Targeting Cellular Senescence and RAGE in Type 2 Diabetes

Project: Research project

Project Details

Description

PROJECT SUMMARY Type 2 diabetes (T2D), a major risk factor for poor bone quality and fractures, is associated with the premature accumulation of senescent cells and advanced glycation endproducts (AGEs; activators of the receptor for AGE [RAGE] pathway) in multiple tissues, including bone. Intuitively, senescent cells and RAGE could act independently or interact via cross-talk to contribute substantially to skeletal fragility in T2D, yet this concept has not been rigorously tested. This proposal is founded on innovative concepts, technology, and approaches to test our central hypothesis that targeting cellular senescence or RAGE can improve T2D-related skeletal fragility. To test our hypothesis, we will use novel transgenic mice and innovative technology, including mass cytometry as well as advanced histological and molecular tools. The interplay among bone, energy metabolism, and T2D has been a topic of research for years, yet few in vivo studies have rigorously interrogated the contributions of senescent cells or RAGE signaling to skeletal dysfunction in T2D. From a translational perspective, better understanding of the cross-talk between senescence and RAGE in bone will yield impactful advances and may reveal novel strategies to ameliorate accelerated skeletal aging in T2D. To this end, in Aim 1 we will identify, locate, and characterize bone-resident senescent cell populations in mice with T2D and define their T2D-specific senescence-associated secretory phenotype (SASP). In Aim 2, using mice harboring transgenes that enable the selective elimination of p16Ink4a+ or p21Cip1+ senescent cells, we will test the hypothesis that senescent cell clearance in mice with established T2D will normalize bone remodeling and quality. Thus, we will distinguish the causal roles of p16Ink4a and p21Cip1 in mediating skeletal dysfunction in T2D using our global p16- and p21-ATTAC mouse strains by comparing the effects of systemic clearance of p16Ink4a+ vs p21Cip1+ senescent cells. In addition, we will assess the relative impact of clearing senescent osteocytes, using our novel Cre-LoxP lines ? p16-LOX-ATTAC and p21-LOX-ATTAC. Global and osteocyte- specific clearance of senescent cells will be compared with pharmacological elimination using ?senolytics?. Finally, in Aim 3, using our novel Cre-loxP mouse that inhibits RAGE signal transduction via cell-specific cytosolic-domain deficient dominant-negative RAGE (DN-RAGE) expression, we will define the effects of inhibiting RAGE signaling in the osteoblast/osteocyte and myeloid/osteoclast lineages on skeletal fragility in mice with T2D. Collectively, these studies will rigorously test whether cellular senescence and RAGE signaling underlie T2D-related skeletal fragility. We will address these questions by leveraging our unique resources and expertise. We will build upon compelling preliminary data and innovative approaches, including novel analytical, transgenic, and pharmacological tools that we anticipate will significantly advance our understanding of the fundamental biology of skeletal dysfunction in T2D, leading to new mechanistic insights, and evidence- based therapeutic approaches to facilitate the translation of preclinical discoveries to clinical applications.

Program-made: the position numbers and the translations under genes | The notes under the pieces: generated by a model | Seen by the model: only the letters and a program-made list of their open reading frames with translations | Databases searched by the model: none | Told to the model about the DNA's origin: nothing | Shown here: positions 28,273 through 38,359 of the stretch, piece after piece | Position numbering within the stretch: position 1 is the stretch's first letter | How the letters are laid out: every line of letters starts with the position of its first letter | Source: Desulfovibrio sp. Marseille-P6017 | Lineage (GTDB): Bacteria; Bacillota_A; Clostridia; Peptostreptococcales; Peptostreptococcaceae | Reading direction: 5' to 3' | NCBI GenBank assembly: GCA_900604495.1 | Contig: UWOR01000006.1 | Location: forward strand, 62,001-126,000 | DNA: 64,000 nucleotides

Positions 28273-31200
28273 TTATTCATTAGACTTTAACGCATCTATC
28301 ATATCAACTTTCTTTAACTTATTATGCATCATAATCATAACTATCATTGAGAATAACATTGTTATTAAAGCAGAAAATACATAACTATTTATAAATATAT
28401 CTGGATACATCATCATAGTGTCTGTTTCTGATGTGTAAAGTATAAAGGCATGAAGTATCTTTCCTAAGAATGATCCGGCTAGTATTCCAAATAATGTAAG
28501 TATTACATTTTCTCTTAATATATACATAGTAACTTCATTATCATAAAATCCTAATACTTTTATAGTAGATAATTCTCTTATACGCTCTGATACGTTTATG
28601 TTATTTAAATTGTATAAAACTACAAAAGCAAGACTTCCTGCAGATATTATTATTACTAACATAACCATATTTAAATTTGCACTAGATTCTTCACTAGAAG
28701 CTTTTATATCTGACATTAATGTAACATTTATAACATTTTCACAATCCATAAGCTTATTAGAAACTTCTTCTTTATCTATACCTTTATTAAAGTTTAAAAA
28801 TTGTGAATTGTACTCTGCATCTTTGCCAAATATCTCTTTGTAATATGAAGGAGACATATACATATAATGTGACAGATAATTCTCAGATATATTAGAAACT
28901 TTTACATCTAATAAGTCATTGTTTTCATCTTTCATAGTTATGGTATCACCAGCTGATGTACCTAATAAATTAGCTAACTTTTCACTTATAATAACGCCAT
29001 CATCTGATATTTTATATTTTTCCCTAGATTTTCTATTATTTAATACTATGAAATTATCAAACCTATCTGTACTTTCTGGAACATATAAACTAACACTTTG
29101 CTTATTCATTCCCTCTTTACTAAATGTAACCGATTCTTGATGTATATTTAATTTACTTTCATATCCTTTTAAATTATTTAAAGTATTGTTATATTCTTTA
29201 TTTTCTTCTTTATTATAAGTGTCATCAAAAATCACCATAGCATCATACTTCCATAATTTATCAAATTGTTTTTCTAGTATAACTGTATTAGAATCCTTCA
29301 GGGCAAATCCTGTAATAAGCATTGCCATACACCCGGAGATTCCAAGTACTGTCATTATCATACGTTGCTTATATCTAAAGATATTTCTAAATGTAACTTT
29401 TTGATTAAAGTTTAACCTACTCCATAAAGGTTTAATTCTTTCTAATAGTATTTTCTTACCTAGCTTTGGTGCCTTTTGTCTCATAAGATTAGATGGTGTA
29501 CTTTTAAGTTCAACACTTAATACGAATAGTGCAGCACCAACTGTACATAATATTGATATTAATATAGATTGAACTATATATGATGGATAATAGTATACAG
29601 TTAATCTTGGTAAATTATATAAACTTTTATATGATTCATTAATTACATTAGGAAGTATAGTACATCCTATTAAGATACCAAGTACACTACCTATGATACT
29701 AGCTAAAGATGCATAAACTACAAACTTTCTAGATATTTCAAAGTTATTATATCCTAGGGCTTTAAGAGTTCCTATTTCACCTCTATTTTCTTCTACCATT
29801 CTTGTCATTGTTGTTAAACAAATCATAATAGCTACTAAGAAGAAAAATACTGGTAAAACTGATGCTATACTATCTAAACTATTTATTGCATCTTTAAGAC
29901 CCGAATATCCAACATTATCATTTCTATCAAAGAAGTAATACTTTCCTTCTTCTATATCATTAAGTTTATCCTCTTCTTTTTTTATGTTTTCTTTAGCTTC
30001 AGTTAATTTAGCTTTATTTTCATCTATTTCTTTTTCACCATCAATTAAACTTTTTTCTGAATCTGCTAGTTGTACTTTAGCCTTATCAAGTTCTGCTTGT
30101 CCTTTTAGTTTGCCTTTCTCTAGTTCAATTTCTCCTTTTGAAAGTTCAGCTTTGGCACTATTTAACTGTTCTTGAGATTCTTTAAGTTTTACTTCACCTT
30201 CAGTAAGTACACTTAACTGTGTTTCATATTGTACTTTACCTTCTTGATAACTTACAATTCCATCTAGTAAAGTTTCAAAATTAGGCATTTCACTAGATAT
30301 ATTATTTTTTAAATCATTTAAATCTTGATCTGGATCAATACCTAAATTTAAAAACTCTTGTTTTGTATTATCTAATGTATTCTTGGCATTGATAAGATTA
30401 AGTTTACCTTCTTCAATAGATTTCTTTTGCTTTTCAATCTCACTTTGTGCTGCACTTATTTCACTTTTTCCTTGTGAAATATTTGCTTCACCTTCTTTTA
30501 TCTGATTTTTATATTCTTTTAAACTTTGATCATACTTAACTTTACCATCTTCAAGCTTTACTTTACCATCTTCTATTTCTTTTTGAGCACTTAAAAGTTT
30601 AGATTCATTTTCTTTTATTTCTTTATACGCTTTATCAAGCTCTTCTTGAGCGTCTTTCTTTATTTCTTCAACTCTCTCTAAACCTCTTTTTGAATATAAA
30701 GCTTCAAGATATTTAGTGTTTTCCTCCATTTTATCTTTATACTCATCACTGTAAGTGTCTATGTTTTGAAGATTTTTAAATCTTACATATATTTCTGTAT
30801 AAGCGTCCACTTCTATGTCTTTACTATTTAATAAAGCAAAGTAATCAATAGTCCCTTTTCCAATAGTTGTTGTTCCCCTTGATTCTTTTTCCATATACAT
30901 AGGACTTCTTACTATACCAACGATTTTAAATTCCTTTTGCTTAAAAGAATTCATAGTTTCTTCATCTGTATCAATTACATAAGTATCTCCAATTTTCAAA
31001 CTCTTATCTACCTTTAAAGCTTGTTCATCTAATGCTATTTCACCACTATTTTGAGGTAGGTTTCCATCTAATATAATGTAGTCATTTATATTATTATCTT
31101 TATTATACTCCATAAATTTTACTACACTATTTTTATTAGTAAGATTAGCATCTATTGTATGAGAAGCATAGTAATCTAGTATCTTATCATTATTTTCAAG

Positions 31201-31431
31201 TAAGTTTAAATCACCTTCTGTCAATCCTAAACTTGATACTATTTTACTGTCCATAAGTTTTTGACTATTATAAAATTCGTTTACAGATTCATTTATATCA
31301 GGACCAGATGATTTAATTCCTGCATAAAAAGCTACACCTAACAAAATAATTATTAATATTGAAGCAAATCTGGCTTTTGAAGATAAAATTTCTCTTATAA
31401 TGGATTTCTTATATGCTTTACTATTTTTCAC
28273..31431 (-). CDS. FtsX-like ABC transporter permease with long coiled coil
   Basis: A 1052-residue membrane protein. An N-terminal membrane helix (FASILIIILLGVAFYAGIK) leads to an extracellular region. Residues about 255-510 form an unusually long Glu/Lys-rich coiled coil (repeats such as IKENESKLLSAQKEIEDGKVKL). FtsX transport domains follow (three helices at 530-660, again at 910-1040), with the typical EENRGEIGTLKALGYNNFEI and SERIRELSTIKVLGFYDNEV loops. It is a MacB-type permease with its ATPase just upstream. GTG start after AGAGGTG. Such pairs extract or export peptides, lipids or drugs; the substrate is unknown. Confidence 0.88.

StatusActive
Effective start/end date5/1/214/30/22

Funding

  • National Institute of Diabetes and Digestive and Kidney Diseases: $397,500.00

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